Atlantic Yards opponents tire of debate, despite stadium’s continued impact

Barclays Center
Barclays Center

Eight years in, many opponents of Forest City Ratner’s Atlantic Yards project — and there have been a great deal of vocal opponents — are ceding victory to the developer and going quiet, the New York Times reported.

The $4.9 billion project is far from finished, and the promises of new jobs and affordable housing are still unfulfilled, and yet many community advocates have grown fatigued.

Eric McClure, who blogged against the development with the help of his wife on, has decided to “hang up my keyboard,” he told the Times. And Daniel Goldstein — the resident whose eviction by eminent domain spawned a lawsuit, making him perhaps the most visible face of the debate — is now working on writing a memoir, as The Real Deal reported.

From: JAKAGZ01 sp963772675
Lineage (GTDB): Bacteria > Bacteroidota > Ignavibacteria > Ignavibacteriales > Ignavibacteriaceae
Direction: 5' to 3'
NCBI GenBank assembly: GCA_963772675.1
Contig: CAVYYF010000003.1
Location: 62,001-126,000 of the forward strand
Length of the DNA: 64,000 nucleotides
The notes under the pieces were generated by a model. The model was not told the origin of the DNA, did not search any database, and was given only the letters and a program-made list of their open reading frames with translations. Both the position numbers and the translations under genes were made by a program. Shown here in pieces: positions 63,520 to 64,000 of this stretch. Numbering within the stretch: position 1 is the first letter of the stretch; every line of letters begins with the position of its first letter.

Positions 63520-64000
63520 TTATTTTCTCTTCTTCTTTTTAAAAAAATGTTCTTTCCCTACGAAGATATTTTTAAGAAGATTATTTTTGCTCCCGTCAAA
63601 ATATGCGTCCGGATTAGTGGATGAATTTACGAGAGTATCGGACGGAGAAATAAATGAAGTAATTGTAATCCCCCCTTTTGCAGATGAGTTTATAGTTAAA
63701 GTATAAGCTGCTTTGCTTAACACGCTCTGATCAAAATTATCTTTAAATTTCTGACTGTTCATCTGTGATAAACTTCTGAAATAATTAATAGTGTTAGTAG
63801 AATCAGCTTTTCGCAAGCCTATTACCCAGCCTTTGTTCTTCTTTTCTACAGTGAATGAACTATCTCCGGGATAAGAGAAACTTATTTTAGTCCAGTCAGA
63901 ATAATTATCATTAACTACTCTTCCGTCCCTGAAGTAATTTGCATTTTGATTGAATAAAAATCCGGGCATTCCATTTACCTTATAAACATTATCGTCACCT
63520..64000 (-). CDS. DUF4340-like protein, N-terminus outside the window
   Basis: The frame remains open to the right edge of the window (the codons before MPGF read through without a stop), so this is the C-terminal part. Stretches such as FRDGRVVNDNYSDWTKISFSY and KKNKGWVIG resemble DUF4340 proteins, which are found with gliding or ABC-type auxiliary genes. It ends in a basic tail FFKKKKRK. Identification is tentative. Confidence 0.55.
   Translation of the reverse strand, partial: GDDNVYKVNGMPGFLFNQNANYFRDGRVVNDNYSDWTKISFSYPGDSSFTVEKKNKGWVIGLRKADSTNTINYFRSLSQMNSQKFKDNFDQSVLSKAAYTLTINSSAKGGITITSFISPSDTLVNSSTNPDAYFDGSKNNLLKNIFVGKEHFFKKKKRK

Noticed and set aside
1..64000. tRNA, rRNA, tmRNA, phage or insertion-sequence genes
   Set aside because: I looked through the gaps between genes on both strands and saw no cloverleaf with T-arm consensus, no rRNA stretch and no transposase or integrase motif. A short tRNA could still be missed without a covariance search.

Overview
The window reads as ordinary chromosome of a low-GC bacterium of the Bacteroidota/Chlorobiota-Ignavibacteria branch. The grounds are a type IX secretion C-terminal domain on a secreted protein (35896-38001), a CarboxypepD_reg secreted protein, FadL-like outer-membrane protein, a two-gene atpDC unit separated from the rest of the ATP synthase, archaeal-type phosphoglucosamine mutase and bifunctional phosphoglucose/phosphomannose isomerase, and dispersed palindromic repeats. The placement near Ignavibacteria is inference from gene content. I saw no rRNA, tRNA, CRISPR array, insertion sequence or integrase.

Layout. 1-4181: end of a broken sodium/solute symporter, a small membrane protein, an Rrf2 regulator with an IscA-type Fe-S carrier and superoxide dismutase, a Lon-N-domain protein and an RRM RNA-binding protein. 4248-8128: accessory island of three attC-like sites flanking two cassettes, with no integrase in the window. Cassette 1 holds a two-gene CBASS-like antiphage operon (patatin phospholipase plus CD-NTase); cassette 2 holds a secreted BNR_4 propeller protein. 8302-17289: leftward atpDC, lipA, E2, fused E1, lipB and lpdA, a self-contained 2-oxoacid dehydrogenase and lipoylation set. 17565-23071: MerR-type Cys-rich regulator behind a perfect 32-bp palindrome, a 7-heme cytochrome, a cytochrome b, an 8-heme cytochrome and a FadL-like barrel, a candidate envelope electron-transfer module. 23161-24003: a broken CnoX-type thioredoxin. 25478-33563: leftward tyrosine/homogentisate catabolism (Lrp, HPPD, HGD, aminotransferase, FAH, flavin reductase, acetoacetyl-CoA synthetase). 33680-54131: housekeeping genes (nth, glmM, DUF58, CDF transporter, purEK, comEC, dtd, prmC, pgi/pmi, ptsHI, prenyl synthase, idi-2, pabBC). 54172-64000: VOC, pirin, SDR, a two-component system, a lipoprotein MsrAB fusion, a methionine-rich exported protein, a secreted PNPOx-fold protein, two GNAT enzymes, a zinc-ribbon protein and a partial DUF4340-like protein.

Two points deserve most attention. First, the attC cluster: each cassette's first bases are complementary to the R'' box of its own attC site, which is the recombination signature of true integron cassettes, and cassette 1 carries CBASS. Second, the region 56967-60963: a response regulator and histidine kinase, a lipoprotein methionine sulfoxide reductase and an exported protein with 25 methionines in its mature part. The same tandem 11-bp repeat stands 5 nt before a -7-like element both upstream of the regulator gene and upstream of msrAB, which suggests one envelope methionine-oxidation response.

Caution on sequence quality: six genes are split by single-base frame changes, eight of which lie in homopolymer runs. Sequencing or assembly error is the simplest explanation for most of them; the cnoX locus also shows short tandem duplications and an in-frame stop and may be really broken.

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Others remain vigilant about how the arena will affect the area. “The fight isn’t over,” said Jon Crow, a gardener at the Pacific Street Brooklyn Bear’s Community Garden, across the street from the Barclays Center. Crow and others worry that protracted traffic will increase pollution in the area. “We’ve got a neighborhood to protect.”

Just this morning, TRD noted that a lawsuit filed against the city by a subsidiary of Forest City over a $741 million property tax appraisal for the stadium was dropped, according to a report from the New York Post.

Still, many on the losing side of the battle about whether or not the Atlantic Yards had a right to grow in the first place are incredibly bitter. “I will always hate it,” said Candace Carponter, a real estate lawyer who volunteered her time for Develop Don’t Destroy Brooklyn, which monitored the project’s progress with a skeptical voice. “I will always know what [the Atlantic Yards] stands for — everything that’s wrong about government.” [NYT] –Guelda Voien